Rand Paul: noblesse oblige out, Randroid in (tax on yachts)

Just after winning the Senate race from Kentucky, Rand Paul told Wolf Blitzer the following (video below and at peekURL.com/vufapvr ):

PAUL: I would say that they must be in favor of a second American depression, because if you raise taxes to that consequence, that's what will happen in this country. Raising taxes in the midst of a recession would be a disaster for our economy. And anybody who proposes such a policy really is, I think, unfit to be making decisions.

BLITZER: What if they just raised taxes on the richest, those making more than 250,000 dollars a year?

PAUL: Well, the thing is, we're all interconnected. There are no rich. There are no middle class. There are no poor. We all are interconnected in the economy. You remember a few years ago, when they tried to tax the yachts, that didn't work. You know who lost their jobs? The people making the boats, the guys making 50,000 and 60,000 dollars a year lost their jobs. We all either work for rich people or we sell stuff to rich people. So just punishing rich people is as bad for the economy as punishing anyone. Let's not punish anyone. Let's keep taxes low and let's cut spending.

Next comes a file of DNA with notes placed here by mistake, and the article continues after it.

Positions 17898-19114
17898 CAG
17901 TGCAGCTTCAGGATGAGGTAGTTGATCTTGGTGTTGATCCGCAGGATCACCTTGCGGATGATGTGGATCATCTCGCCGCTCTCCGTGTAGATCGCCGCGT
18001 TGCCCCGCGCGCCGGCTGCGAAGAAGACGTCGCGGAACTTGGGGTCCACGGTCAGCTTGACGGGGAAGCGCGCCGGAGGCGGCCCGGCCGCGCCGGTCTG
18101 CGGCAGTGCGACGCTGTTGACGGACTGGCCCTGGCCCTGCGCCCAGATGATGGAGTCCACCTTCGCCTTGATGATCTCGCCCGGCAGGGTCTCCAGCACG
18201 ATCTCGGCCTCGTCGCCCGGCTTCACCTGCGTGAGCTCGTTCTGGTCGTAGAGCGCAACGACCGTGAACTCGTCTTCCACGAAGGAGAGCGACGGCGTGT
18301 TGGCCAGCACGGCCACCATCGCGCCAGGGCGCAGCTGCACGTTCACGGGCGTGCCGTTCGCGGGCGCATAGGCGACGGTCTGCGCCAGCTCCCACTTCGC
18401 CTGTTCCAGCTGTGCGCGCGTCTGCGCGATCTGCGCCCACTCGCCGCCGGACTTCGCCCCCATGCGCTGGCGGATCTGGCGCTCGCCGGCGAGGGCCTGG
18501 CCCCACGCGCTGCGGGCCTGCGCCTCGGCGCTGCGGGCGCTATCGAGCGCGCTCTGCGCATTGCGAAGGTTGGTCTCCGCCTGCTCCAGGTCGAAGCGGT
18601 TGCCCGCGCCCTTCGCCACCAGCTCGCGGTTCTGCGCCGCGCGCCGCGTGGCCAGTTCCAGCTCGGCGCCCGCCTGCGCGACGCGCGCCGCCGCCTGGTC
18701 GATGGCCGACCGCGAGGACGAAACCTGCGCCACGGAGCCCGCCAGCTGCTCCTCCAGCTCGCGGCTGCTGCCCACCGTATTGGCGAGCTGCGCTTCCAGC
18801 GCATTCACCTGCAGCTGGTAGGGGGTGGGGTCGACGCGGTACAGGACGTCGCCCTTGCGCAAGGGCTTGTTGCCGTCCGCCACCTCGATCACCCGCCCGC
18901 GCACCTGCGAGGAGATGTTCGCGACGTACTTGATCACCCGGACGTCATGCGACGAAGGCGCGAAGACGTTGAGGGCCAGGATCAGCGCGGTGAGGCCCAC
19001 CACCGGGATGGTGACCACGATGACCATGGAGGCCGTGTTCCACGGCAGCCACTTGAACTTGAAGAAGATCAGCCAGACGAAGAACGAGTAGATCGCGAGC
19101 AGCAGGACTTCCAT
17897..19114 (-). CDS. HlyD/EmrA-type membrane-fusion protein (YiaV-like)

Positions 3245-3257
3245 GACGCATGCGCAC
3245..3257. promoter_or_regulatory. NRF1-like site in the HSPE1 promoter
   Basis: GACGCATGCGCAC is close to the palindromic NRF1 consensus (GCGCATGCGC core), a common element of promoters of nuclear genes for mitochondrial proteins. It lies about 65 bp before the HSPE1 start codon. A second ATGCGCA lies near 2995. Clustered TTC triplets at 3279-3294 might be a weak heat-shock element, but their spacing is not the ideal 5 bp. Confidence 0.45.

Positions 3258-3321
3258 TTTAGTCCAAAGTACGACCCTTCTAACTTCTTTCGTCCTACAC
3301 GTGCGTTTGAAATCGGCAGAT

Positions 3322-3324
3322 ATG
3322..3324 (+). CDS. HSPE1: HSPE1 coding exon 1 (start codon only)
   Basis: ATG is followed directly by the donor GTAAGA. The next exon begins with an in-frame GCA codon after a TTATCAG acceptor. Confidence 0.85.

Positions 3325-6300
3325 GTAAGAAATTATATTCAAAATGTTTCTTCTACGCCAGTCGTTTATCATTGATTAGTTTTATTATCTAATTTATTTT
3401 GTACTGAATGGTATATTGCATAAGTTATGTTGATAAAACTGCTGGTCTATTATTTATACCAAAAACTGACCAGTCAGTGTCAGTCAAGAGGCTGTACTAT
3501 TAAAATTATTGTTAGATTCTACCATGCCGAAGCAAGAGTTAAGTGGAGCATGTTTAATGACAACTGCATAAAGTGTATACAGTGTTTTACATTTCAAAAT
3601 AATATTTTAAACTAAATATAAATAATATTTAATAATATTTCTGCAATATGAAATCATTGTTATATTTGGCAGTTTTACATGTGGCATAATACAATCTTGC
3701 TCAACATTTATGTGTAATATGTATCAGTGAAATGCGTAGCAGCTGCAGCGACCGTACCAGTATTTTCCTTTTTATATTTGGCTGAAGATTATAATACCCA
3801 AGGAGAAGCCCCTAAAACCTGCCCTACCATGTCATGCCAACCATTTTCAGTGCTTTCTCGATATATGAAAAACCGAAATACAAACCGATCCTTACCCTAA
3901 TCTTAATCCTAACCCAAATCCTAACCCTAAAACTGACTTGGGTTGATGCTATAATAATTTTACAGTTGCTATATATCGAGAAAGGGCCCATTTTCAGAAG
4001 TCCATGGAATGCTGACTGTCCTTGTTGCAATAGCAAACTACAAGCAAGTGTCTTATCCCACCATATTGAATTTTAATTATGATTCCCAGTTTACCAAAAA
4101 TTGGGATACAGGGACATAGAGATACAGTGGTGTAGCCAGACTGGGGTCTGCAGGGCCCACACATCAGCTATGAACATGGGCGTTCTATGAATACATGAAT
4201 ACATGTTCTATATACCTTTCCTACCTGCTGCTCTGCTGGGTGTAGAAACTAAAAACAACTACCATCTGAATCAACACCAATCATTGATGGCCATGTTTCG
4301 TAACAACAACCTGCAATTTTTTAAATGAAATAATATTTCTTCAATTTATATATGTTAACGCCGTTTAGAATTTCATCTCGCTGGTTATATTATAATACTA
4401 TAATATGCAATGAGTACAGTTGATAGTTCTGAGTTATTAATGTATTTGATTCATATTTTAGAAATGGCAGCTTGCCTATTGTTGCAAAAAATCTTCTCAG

You can read about the yacht tax here and here. It failed miserably, and was repealed by George HW Bush. The first link describes how Rep. Patrick Kennedy - a Democrat - wanted to give a tax break to yacht buyers in order to help the yacht industry rebound; George Will says of that "the subsidy to the wealthy would, to coin a phrase, trickle down".

So, there's a certain point to what Rand Paul says. However, what Rand Paul isn't saying is that after the yacht tax was enacted apparently some who wanted yachts had a neat trick: they'd buy a yacht in a foreign country and sail it to the U.S. as used and thereby avoid the tax which was on new yachts (link). Similar tax schemes are still in use today and were even in the news lately in regards to John Kerry (link). The rich really are different from us: they can afford highly-skilled accountants who'll help them avoid as much tax as possible.

Those who have gained the most from the U.S. do indeed give back by employing people. But, at the same time, they also send money, jobs, and infrastructure such as factories offshore. Rand Paul isn't calling them on that; Rand Paul isn't calling them on having even less of a sense of noblesse oblige and patriotism than the rich have had in the past.

And, Rand is revealing his inner Randroid: he clearly believes in the Ayn Rand "superman" ideal, where the rich simply are better than anyone else and they should be able to determine how to spend their own money no matter what's the best policy for the U.S. as a whole.